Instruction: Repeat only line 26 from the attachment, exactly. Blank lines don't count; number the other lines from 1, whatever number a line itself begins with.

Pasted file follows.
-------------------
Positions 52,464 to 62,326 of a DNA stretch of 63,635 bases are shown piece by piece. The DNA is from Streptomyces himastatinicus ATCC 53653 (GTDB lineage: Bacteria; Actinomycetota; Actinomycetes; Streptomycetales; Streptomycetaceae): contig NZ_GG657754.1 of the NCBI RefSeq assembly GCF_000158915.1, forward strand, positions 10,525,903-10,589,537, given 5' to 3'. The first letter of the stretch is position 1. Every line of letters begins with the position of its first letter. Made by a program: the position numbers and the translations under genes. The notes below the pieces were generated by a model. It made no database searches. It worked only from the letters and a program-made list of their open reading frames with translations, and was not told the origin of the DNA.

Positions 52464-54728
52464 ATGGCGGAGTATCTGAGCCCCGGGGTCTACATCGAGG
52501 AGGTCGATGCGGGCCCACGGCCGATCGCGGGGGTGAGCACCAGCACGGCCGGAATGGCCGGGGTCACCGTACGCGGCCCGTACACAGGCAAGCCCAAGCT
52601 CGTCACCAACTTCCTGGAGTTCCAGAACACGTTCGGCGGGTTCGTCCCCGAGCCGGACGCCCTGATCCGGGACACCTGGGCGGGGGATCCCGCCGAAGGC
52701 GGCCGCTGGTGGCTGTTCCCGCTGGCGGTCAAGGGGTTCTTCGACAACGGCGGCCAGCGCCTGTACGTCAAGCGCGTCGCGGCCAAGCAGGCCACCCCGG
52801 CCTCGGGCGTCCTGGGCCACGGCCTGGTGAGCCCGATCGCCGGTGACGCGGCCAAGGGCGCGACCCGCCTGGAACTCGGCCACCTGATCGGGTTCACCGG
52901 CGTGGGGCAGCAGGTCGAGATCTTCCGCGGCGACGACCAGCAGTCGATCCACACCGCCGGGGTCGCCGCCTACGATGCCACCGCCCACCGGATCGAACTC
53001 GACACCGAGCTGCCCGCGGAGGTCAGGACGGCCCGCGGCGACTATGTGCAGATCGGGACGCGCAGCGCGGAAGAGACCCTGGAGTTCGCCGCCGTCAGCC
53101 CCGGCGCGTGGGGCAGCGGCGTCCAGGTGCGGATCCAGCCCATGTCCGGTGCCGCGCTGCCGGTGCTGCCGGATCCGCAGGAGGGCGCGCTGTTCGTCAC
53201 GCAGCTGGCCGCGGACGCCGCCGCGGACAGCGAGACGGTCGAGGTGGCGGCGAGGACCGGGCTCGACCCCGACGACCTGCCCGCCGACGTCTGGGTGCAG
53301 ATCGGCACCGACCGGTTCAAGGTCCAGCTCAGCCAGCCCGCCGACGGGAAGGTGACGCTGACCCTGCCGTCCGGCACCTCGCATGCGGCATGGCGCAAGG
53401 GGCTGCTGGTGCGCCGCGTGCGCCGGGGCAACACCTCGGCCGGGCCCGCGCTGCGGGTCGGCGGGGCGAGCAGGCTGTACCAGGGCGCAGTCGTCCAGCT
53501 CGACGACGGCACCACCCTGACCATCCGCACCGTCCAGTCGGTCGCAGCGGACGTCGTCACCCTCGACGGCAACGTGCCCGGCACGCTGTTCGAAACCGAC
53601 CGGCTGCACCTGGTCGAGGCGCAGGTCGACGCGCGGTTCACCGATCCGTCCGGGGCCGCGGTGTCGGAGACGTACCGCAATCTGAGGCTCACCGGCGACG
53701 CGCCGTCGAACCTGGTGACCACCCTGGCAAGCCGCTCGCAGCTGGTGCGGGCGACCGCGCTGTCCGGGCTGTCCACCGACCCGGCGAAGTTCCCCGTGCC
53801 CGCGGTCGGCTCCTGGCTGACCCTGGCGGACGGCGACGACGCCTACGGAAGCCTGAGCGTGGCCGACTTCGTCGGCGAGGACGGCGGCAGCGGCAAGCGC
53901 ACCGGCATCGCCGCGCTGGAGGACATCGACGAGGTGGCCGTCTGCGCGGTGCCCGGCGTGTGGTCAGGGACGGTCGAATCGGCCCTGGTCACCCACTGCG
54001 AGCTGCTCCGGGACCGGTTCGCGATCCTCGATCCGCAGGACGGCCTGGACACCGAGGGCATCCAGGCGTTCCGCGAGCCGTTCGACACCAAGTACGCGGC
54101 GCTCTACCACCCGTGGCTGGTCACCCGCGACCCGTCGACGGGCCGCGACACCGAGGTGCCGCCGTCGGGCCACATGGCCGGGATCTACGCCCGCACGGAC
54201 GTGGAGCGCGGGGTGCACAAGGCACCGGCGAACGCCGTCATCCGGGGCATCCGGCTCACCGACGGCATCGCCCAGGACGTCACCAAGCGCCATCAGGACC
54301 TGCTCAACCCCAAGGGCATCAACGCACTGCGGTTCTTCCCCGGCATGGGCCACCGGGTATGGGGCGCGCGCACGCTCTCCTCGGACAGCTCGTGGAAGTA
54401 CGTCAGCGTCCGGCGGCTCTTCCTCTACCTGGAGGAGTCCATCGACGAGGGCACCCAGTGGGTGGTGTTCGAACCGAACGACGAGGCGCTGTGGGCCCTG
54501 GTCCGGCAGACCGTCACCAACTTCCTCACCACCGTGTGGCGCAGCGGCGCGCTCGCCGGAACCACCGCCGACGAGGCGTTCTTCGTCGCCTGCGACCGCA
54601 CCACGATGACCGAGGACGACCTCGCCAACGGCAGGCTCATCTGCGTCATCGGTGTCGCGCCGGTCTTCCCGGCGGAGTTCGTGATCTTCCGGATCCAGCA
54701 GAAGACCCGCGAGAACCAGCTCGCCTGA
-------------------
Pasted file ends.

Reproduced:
54701 GAAGACCCGCGAGAACCAGCTCGCCTGA